Is Medicaid Part of the Affordable Care Act?

Is Medicaid Part of the Affordable Care Act?

Is medicaid affordable care act

Medicaid is a program that offers health insurance to low-income Americans. Most Americans who qualify for this coverage must pay their premiums, but many also receive financial assistance to reduce expenses.

The Affordable Care Act (ACA) extended Medicaid eligibility to millions of low-income people across many states, and studies have demonstrated that this coverage has led to improved health and educational outcomes for some beneficiaries.


The Affordable Care Act has brought about numerous advantages for those who gain health insurance coverage and their families, as well as states that have expanded Medicaid. Notable among these outcomes are improved health outcomes and higher human capital formation in both the short and long run.

The Affordable Care Act’s Medicaid expansion has significantly reduced racial disparities in health coverage and access to care, particularly among adults. Since 2014 when these major coverage provisions took effect, uninsured rates between white and Black adults shrank by 51 percent (versus 33%) while Hispanic adults saw their uninsured rates drop by 45 percent (versus 27%) in expansion states versus non-expansion ones).

The Affordable Care Act further strengthened financial security for low-income people through expanded eligibility for Supplemental Nutrition Assistance Program (SNAP) and Temporary Assistance for Needy Families (TANF). Furthermore, a provision in the ACA grants states an increase of 5 percentage points in their base Federal Medical Assistance Percentage (FMAP) when expanding Medicaid coverage.


Medicaid eligibility for most children, pregnant women, parents and adults was altered to a new methodology using Modified Adjusted Gross Income (MAGI). This allows states to utilize one set of income counting rules and one application across programs.

However, some individuals are exempt from MAGI-based income counting rules or may have their eligibility determined differently than MAGI. Examples include people 65 and older or those with blindness/disability who qualify for Supplemental Security Income (SSI) under the Social Security Act as well as beneficiaries of Medicare Savings Programs.

In general, to qualify for Medicaid coverage, an individual must have no countable assets that exceed a specified limit and meet other financial eligibility criteria. This includes having income below the federal poverty level (FPL) and meeting any cost-sharing limits, if applicable.


The Affordable Care Act (ACA) has brought health insurance to more Americans through state marketplaces and Medicaid expansion. Furthermore, it’s made it more affordable for many low-income Americans to acquire subsidized exchange coverage through tax credits and cost-sharing reductions.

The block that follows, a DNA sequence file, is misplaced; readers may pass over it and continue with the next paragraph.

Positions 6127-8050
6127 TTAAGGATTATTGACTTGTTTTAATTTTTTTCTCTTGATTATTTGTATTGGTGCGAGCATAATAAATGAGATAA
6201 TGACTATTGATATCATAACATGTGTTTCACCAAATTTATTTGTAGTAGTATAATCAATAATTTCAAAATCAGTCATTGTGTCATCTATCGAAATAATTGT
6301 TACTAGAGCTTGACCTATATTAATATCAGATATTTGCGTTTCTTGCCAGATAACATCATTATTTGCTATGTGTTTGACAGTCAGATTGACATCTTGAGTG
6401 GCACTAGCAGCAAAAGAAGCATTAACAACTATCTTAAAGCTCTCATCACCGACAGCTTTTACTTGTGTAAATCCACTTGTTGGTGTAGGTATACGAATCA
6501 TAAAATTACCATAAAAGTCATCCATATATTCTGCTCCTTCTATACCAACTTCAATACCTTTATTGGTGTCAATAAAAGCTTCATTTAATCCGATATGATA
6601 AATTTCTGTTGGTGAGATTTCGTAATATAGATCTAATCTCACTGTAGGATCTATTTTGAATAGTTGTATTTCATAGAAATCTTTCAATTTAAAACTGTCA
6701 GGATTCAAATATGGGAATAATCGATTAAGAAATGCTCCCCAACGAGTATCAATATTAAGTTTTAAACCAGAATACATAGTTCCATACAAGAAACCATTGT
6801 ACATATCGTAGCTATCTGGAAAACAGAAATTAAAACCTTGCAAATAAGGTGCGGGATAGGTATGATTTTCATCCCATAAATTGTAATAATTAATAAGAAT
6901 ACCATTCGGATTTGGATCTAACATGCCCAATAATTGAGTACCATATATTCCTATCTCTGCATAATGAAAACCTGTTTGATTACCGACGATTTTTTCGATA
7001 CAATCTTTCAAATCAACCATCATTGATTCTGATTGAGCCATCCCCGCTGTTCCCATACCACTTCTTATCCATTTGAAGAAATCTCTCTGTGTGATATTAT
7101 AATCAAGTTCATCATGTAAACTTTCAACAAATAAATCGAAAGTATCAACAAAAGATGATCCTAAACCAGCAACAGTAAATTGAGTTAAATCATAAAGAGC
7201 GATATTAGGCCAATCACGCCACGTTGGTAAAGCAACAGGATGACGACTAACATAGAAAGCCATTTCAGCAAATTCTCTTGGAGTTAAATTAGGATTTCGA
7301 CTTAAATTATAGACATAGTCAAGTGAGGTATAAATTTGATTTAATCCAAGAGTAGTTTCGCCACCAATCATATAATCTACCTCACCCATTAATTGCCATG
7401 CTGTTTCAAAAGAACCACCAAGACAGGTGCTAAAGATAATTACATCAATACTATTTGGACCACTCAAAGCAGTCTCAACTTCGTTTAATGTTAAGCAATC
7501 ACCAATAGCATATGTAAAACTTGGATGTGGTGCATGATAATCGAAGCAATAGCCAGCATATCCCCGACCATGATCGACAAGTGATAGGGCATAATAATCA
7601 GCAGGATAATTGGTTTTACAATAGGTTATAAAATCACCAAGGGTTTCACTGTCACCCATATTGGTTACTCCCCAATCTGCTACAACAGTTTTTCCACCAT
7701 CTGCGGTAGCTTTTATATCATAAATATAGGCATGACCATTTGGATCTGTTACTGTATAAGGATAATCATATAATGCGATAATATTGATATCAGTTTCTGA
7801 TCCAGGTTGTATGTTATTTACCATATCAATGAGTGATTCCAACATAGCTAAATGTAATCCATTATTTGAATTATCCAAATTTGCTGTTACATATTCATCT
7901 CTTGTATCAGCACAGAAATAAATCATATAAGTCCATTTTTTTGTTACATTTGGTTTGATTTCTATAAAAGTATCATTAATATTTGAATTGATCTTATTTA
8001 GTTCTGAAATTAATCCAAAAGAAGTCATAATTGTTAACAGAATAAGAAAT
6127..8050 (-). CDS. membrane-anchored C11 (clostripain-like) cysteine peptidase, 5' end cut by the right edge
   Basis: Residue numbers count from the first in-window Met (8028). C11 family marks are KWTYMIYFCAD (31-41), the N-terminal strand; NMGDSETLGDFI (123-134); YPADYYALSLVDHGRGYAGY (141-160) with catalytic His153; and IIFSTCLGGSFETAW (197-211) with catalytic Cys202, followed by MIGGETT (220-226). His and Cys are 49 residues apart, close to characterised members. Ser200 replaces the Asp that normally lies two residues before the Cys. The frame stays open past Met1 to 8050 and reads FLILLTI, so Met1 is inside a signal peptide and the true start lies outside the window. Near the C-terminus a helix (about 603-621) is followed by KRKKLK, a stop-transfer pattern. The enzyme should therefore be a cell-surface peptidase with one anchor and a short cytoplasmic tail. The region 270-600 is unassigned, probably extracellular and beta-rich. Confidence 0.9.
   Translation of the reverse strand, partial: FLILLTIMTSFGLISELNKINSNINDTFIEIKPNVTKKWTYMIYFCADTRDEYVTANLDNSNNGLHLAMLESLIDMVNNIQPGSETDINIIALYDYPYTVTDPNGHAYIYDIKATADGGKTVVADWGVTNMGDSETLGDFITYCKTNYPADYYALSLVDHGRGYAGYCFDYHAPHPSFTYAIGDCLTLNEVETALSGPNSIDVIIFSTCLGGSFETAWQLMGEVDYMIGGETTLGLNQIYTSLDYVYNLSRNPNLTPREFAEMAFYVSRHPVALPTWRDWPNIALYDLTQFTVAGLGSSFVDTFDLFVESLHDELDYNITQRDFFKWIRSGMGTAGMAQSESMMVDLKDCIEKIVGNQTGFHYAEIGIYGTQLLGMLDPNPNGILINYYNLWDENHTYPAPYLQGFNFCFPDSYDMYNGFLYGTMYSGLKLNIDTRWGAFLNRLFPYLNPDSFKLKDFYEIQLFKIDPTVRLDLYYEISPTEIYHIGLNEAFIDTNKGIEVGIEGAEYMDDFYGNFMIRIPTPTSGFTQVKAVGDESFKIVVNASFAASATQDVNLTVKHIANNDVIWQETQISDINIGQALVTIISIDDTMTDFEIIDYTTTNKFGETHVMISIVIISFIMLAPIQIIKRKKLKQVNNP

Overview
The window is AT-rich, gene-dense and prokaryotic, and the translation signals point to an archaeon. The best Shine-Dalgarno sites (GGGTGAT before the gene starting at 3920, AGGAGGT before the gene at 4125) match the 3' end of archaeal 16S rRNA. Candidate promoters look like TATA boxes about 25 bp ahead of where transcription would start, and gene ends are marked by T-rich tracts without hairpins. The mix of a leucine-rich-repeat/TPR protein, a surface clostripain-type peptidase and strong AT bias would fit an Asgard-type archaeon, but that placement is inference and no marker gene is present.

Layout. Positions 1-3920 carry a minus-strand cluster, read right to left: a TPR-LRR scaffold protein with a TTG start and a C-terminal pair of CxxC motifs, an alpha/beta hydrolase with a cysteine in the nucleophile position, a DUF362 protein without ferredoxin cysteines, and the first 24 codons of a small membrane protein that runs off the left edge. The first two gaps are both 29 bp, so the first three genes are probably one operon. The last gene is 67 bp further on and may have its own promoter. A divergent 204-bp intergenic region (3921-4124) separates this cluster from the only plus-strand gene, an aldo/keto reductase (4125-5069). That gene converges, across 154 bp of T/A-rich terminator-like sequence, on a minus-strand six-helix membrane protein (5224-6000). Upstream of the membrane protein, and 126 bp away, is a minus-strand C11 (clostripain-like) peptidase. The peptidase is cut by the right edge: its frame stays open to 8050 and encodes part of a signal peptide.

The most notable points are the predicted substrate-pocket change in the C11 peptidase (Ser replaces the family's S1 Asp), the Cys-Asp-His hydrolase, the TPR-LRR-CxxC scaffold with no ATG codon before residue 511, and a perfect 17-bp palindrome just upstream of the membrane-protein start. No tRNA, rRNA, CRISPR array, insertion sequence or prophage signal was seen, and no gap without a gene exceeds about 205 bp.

Medicaid is a federal-state collaboration that provides health coverage to over 50 million low-income adults in America. Through the Affordable Care Act (ACA), eligibility was extended beyond disabled individuals to non-disabled people whose incomes fell below 138% of the poverty level – $18,700 for an individual.

Expansion states have experienced greater decreases in their uninsured rate and uncompensated care costs than non-expansion states.

Additionally, expanding access to insurance has provided low-income renters with greater financial stability. This could result in fewer evictions and fewer moves among family members.

Despite these advantages, some may find the cost of a basic plan with high out-of-pocket maximums prohibitive. This is particularly true for older adults and children.


The Affordable Care Act (ACA) introduces several new taxes that disproportionately affect low income families and individuals. These fees include the Medicare payroll tax and brand-name drug tax.

ACA Penalties: Businesses may face additional expenses and penalties if they don’t offer health insurance or one of their employees qualifies for a premium subsidy. These assessments are based on a firm’s size, number of full-time equivalent employees, and whether any receive subsidies when purchasing insurance through the marketplace.

Another tax that may impact small business is the Affordable Care Act’s Cadillac Tax on high-cost health plans. This tax is index to general inflation so it’s expected to rise annually.

People with higher incomes must pay an additional 0.9% Medicare tax in addition to their regular contributions. The income threshold for this tax is $250,000 for individuals or $250,000 jointly.

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About the Author: Raymond Donovan